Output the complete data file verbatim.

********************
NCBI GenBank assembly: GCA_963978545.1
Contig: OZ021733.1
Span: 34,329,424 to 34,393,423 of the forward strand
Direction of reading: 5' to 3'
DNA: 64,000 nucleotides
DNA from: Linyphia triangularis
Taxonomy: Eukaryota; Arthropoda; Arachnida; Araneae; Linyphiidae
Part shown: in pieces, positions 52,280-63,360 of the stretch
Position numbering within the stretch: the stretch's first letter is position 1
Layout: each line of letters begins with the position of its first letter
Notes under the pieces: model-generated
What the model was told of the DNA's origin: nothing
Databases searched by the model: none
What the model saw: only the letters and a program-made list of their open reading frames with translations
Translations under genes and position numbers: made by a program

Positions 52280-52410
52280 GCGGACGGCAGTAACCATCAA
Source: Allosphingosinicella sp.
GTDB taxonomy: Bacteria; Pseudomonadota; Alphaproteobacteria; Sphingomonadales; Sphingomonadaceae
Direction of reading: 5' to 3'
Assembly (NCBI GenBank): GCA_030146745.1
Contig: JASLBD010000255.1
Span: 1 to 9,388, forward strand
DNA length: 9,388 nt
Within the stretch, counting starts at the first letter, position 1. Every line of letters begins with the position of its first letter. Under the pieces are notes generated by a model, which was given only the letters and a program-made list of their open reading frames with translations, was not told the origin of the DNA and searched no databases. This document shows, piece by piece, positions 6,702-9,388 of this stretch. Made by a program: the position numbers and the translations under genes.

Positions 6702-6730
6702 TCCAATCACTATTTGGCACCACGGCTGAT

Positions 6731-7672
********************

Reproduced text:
NCBI GenBank assembly: GCA_963978545.1
Contig: OZ021733.1
Span: 34,329,424 to 34,393,423 of the forward strand
Direction of reading: 5' to 3'
DNA: 64,000 nucleotides
DNA from: Linyphia triangularis
Taxonomy: Eukaryota; Arthropoda; Arachnida; Araneae; Linyphiidae
Part shown: in pieces, positions 52,280-63,360 of the stretch
Position numbering within the stretch: the stretch's first letter is position 1
Layout: each line of letters begins with the position of its first letter
Notes under the pieces: model-generated
What the model was told of the DNA's origin: nothing
Databases searched by the model: none
What the model saw: only the letters and a program-made list of their open reading frames with translations
Translations under genes and position numbers: made by a program

Positions 52280-52410
52280 GCGGACGGCAGTAACCATCAA
Source: Allosphingosinicella sp.
GTDB taxonomy: Bacteria; Pseudomonadota; Alphaproteobacteria; Sphingomonadales; Sphingomonadaceae
Direction of reading: 5' to 3'
Assembly (NCBI GenBank): GCA_030146745.1
Contig: JASLBD010000255.1
Span: 1 to 9,388, forward strand
DNA length: 9,388 nt
Within the stretch, counting starts at the first letter, position 1. Every line of letters begins with the position of its first letter. Under the pieces are notes generated by a model, which was given only the letters and a program-made list of their open reading frames with translations, was not told the origin of the DNA and searched no databases. This document shows, piece by piece, positions 6,702-9,388 of this stretch. Made by a program: the position numbers and the translations under genes.

Positions 6702-6730
6702 TCCAATCACTATTTGGCACCACGGCTGAT

Positions 6731-7672